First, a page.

On the Road Again along the Antrim Coast

The next leg of our Emerald Isle adventure is to head north on an express bus that links Dublin to Belfast. We jumped off in Banbridge, which is about 30 minutes from Belfast, to meet the couple we would be doing a 2 stage housesit for, Oliver and Barbara. They are retired farmers who wanted to head off to the National Ploughing Championships  for a couple of days which was being held in County Kildare. The plan was that they went off for a few days, returned for 4 days and then headed off to Portugal for a 2 week holiday. For us, and them, this was perfect. We would have a few days getting to know Buff, the adorable 10 year old cocker spaniel, then we would head off in Bubble (their spare car) to explore some of Northern Ireland before returning for the main house sit.

Buff of Banbridge and Bubble

Of course Buff was a little wary to start with. The sight of luggage arriving and luggage going resulted in a lot of pacing and door watching but he soon settled down and we are going to be great friends. One of the best things about this sit is the rural location with lots of fields and two forests within walking distance to explore. Lord Buff of Banbridge though will use every trick in the book to get in the car. If you accidentally leave a door open he is in like a shot and the only way to get him out without a threatening warning growl is to take him for a drive.

The drive would be in Bubble. This is the name Oliver and Barbara have given their little Nissan Micra. It is in Bubble that we set off 3 days after arriving to explore.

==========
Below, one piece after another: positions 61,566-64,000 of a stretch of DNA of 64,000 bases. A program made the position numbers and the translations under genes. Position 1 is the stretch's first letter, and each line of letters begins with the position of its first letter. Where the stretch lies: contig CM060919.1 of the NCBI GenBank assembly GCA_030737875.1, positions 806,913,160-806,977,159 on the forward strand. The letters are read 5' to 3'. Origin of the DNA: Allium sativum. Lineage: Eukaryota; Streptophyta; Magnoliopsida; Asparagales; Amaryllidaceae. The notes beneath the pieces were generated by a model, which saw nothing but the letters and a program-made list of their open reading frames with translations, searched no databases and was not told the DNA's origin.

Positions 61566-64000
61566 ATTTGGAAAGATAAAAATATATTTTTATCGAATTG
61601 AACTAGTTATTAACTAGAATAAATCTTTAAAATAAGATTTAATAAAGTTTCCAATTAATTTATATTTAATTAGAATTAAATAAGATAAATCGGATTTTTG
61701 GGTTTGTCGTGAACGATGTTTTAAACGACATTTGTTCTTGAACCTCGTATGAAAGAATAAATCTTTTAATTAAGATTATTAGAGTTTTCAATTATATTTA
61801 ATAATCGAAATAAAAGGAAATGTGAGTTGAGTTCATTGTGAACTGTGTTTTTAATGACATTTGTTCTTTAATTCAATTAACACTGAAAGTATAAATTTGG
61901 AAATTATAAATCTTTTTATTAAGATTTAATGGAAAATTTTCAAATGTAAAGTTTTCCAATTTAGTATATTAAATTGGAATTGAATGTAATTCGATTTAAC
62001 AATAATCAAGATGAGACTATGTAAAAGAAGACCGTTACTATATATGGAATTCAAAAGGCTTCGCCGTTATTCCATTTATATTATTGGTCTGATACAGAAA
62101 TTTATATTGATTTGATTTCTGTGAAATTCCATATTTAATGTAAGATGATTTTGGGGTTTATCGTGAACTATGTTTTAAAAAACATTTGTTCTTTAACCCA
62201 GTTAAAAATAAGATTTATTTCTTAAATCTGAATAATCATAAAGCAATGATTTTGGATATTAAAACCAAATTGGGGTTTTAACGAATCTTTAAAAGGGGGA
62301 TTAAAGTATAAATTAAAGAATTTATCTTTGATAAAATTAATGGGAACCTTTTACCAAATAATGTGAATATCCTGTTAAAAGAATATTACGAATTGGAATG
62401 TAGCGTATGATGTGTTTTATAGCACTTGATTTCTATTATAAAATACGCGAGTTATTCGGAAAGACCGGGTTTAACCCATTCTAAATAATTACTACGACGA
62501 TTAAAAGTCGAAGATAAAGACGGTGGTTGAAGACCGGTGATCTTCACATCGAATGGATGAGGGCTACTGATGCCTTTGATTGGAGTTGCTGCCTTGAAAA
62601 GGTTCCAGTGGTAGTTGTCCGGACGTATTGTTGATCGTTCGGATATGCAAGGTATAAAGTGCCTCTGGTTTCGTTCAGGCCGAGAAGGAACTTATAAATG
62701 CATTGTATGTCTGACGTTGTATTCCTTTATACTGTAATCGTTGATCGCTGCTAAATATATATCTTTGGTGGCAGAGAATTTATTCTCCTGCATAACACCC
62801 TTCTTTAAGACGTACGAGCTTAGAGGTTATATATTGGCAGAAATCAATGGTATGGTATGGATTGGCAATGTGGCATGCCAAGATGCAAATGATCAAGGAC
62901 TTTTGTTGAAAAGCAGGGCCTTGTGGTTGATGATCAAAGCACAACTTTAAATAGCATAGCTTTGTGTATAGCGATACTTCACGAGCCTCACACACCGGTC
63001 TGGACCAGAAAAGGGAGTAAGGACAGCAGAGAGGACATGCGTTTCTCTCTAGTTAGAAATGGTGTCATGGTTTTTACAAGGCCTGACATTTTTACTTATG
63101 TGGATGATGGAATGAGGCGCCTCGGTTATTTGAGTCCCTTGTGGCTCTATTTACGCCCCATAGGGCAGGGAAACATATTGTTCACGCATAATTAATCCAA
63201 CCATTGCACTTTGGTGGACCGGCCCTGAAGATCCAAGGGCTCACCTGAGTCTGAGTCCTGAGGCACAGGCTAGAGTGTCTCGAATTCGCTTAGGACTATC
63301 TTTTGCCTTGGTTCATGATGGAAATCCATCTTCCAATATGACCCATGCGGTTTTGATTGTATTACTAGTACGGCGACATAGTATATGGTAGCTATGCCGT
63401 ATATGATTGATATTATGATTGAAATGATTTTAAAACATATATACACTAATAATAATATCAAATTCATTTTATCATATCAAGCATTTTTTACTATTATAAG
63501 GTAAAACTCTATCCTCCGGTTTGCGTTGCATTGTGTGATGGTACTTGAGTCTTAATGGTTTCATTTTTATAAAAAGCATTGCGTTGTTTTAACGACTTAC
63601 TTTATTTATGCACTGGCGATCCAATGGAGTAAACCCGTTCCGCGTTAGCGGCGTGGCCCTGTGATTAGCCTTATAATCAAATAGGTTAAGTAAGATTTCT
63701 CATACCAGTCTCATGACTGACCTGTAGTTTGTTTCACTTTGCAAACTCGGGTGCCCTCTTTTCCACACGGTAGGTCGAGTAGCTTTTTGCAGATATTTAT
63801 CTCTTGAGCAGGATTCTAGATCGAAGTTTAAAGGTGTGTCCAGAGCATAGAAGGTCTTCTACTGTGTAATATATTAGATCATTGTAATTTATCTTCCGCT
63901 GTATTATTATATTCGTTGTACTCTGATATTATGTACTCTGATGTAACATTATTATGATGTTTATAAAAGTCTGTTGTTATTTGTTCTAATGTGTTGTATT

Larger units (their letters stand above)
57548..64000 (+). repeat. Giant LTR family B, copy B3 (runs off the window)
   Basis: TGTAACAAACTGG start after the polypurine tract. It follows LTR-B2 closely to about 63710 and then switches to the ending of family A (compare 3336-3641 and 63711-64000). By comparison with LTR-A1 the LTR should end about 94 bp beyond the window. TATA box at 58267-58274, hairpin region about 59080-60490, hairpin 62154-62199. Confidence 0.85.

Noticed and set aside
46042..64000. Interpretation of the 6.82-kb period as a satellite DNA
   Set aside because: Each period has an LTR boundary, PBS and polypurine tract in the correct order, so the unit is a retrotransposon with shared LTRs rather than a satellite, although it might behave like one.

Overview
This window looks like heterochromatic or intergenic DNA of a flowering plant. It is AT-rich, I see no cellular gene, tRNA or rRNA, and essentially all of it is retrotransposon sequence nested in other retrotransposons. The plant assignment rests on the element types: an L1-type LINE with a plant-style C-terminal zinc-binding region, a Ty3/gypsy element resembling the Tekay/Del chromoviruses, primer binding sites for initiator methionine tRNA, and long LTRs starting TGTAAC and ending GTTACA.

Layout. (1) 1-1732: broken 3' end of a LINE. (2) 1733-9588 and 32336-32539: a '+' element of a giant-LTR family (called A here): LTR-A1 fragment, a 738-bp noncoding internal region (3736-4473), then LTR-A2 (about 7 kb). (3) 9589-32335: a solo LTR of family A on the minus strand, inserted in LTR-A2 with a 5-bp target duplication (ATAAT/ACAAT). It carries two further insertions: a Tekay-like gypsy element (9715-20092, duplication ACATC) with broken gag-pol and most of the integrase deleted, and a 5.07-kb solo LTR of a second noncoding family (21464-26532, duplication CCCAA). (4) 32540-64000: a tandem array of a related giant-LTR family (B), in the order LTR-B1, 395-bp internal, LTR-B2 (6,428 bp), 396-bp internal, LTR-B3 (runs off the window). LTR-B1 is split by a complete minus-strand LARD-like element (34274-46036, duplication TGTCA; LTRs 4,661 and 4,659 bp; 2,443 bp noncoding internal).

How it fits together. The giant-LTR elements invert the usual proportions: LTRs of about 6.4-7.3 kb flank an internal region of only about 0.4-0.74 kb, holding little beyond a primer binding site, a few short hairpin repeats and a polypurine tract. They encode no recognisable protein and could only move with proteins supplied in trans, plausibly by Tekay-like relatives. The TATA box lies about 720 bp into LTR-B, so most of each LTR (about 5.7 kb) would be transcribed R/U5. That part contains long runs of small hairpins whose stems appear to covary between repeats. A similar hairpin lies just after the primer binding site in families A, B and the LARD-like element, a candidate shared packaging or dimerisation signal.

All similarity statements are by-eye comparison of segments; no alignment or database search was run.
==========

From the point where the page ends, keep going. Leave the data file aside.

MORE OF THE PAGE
Antrim Coast Drive

For our 4 days away, it looked like we were only going to get one dry, clear day so, with a little advice from Barbara,  we had a last minute revision to our route. Her recommendation was to make the most of the clear views and head up the coast road. We could cope with rain for the rest of our plans. It was advice well worth taking. Unlike so many other coast roads we have driven this road literally runs along the shoreline the whole way from Larne to Cushendun. The view across to the Mull of Kintyre and beyond was so clear and it was hard to keep driving and not stop and every single parking bay.

Torr Head

At Cushendun the road heads inland but we decided to take the Torr Head road which sticks to the coast. It is narrow in places and climbs up over the cliffs but is nowhere near as horrific as some of the guide books describe. Although we did see a terrified pair of Americans who said they didn’t know how they had survived the journey!

After parking up we walked to an abandoned signal station and the views were amazing in every direction.

Murlough Bay

Our next stop was down a steep narrow road leading down to Murlough Bay. This was our first taste of Games of Thrones film location territory. We must be the only ones in our family not to have seen GoT but if the locations were anything to go by it might be worth a look, if only to spot jwalking locations. Titanic Studios in Belfast is where Game of Thrones is shot and it is close enough to all these dramatic potential film locations. For us, Murlough Bay was a memorable picnic lunch spot with 360 degree views.

Now we know that it is Slaver’s Bay in the Seven Kingdoms, we would have kept our eye out for Tyrion and Ser Jorah and that dastardly slave ship! Personally, I am glad we didn’t see them, any film location scouts or fans. I didn’t want anything spoiling my cheese salad roll with views.